2018 Was A Terrible, Horrible, No Good, Very Bad Year For Investors

A Years Worth of Investment Pain in a Single Chart

Photo by Aditya Vyas on Unsplash
We all lost money in 2018

Last week, I wrote about how we might be in the first Bear market in 10 years. Within minutes of publishing that story, stock markets jumped over 3% on stronger than expected U.S employment numbers and a signal from the Federal Reserve that they will be cautious with future rate increases. My first taste of truly poor timing to publish a story.

These employment numbers are good news as it indicates that the U.S economy is continuing strong in the early days of 2019. This helped reduce some of the fears of a global economic slowdown, created just a few days prior, when Apple announced it’s iPhone sales have fallen off a cliff in China.

The signal from the Federal Reserve that they may not increase interest rates as fast as previously expected is good news for the stock market. As I’ve written here the stock market hates higher interest rates for two reasons.

  1. Higher interest rates make it more difficult for people to use leverage to invest in the stock market.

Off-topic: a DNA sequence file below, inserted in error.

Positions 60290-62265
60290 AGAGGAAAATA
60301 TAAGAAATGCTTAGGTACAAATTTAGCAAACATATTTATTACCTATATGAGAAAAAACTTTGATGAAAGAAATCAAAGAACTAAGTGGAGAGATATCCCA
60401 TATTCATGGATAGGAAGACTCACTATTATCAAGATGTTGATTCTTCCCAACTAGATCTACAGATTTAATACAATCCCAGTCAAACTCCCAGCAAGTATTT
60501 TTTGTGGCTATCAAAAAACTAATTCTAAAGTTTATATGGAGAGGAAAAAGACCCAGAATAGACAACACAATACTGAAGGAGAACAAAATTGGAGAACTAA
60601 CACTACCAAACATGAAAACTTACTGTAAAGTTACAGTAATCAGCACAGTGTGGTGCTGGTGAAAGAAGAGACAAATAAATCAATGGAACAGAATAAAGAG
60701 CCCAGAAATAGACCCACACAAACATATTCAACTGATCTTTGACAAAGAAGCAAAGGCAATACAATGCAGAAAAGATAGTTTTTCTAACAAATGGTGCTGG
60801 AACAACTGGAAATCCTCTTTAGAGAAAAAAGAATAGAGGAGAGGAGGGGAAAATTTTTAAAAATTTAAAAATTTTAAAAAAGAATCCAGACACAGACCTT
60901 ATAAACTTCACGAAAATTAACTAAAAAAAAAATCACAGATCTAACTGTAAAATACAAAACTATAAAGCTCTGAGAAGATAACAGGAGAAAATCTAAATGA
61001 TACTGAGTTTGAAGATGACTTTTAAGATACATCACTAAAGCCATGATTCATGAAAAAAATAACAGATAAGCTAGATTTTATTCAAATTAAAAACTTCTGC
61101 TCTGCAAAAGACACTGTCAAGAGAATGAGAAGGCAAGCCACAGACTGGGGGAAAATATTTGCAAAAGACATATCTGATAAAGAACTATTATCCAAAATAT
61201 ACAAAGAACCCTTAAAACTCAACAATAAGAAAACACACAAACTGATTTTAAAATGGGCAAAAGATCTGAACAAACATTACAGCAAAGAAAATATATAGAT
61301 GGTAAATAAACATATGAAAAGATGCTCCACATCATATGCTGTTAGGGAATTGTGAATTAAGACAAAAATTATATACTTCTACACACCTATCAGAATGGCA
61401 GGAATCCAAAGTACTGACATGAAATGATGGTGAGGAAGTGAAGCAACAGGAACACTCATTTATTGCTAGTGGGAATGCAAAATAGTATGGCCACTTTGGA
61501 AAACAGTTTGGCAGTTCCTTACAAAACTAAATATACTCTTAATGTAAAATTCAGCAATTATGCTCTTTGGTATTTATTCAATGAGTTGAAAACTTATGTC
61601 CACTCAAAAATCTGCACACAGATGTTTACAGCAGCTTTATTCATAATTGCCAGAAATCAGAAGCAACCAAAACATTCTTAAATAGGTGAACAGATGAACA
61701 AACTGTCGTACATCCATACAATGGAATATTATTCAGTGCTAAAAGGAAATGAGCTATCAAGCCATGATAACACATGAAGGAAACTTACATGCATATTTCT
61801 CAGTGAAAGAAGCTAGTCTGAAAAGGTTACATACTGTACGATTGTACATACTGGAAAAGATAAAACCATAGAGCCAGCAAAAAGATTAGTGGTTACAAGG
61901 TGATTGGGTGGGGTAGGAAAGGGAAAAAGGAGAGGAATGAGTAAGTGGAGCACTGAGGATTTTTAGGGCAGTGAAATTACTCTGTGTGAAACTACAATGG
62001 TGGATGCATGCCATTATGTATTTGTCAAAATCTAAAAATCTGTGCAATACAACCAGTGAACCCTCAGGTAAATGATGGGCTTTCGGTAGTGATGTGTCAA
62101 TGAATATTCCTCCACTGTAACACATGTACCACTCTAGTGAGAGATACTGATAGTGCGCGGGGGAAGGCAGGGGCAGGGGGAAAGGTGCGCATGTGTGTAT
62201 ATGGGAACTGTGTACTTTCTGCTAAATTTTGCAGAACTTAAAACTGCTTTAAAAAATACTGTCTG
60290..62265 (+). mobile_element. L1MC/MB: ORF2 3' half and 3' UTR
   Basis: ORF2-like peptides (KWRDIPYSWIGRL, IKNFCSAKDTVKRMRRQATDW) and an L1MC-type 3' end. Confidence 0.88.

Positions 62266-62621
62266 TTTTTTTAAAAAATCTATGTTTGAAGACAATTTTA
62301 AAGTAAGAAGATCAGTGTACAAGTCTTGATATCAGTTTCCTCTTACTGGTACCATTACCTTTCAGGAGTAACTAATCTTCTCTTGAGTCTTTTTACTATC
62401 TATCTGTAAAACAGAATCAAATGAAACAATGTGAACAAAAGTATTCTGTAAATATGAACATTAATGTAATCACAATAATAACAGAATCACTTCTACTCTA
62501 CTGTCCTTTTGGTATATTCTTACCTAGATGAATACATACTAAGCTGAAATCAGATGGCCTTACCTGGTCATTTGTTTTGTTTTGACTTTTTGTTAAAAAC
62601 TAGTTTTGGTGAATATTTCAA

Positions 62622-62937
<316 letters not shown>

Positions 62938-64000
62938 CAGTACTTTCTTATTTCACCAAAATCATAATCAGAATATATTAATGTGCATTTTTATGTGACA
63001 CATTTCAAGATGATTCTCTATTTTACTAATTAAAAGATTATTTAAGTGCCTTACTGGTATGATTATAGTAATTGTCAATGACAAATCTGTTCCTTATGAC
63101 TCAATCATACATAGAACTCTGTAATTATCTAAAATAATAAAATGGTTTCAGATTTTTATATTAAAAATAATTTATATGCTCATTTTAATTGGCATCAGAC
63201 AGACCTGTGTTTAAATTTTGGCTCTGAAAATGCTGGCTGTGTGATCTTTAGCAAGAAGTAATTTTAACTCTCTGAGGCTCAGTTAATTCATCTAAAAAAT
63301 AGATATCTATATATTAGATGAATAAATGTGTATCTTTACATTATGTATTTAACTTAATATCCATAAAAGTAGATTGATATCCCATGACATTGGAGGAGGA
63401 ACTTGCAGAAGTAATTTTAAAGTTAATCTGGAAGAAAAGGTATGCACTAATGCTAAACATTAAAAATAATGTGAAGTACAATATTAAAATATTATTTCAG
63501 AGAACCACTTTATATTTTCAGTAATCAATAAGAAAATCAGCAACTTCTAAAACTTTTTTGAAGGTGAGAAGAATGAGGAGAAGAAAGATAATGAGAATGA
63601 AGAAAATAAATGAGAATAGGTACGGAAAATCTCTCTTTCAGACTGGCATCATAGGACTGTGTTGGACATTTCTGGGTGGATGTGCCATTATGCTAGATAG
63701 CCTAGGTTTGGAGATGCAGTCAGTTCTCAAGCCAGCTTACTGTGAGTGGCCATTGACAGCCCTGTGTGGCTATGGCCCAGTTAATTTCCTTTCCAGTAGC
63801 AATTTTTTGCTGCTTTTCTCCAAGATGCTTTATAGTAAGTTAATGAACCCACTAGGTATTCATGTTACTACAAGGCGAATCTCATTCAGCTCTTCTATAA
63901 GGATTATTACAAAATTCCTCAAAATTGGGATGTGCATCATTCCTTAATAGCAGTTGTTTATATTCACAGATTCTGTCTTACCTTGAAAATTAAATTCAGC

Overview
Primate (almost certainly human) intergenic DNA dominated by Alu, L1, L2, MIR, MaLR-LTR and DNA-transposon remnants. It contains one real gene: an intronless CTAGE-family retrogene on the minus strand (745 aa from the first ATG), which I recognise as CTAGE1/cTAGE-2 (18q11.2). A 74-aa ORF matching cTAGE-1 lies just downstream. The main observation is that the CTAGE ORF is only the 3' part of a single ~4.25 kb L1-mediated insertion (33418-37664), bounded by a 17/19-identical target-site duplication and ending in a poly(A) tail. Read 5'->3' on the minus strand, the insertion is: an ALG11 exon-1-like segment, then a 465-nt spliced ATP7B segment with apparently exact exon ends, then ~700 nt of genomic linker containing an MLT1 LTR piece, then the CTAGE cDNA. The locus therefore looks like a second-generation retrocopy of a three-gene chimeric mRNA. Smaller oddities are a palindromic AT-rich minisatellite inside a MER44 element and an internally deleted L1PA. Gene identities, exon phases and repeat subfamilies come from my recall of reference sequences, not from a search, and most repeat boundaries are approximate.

2. Higher interest rates increase the carrying costs of corporate debt, leaving less money for companies to reinvest in R&D or engage in stock buybacks.

I have no idea how the stock market will perform in 2019. What I do know with 100% confidence is that 2018 was a nightmare for investors. Here is a great chart from Visual Capitalist on how stocks, bond, and real estate faired in 2018.

Source: Visual Capitalist

That is a whole lot of red!

Stocks took a beating

  • The S&P 500 was down 6.2%
  • Canadian stocks were down 12.2%
  • International (developed economies) were down 14.5%
  • Emerging markets were down 16.9%

Not only were stock prices down significantly across the globe, there seemed to be no safe place for any investor to park their money.

  • U.S real estate prices were down 8.3%
  • Gold was down 2.6%
  • Corporate bonds were down 1.5%

The only investment vehicle that was not in the red was government bonds, with a positive return of 0.2% which does not even come close to keeping up with inflation.

Oh and Bitcoin? It lost 71% of its value in 2018.

So yes, we all lost money in 2018. It truly was a terrible, horrible, no good, very bad year for investors. Here’s to hoping 2019 is a better year than 2018.

This article is for informational and entertainment purposes only. It should not be considered Financial or Legal Advice. Not all information will be accurate. Consult a financial professional before making any major financial decisions.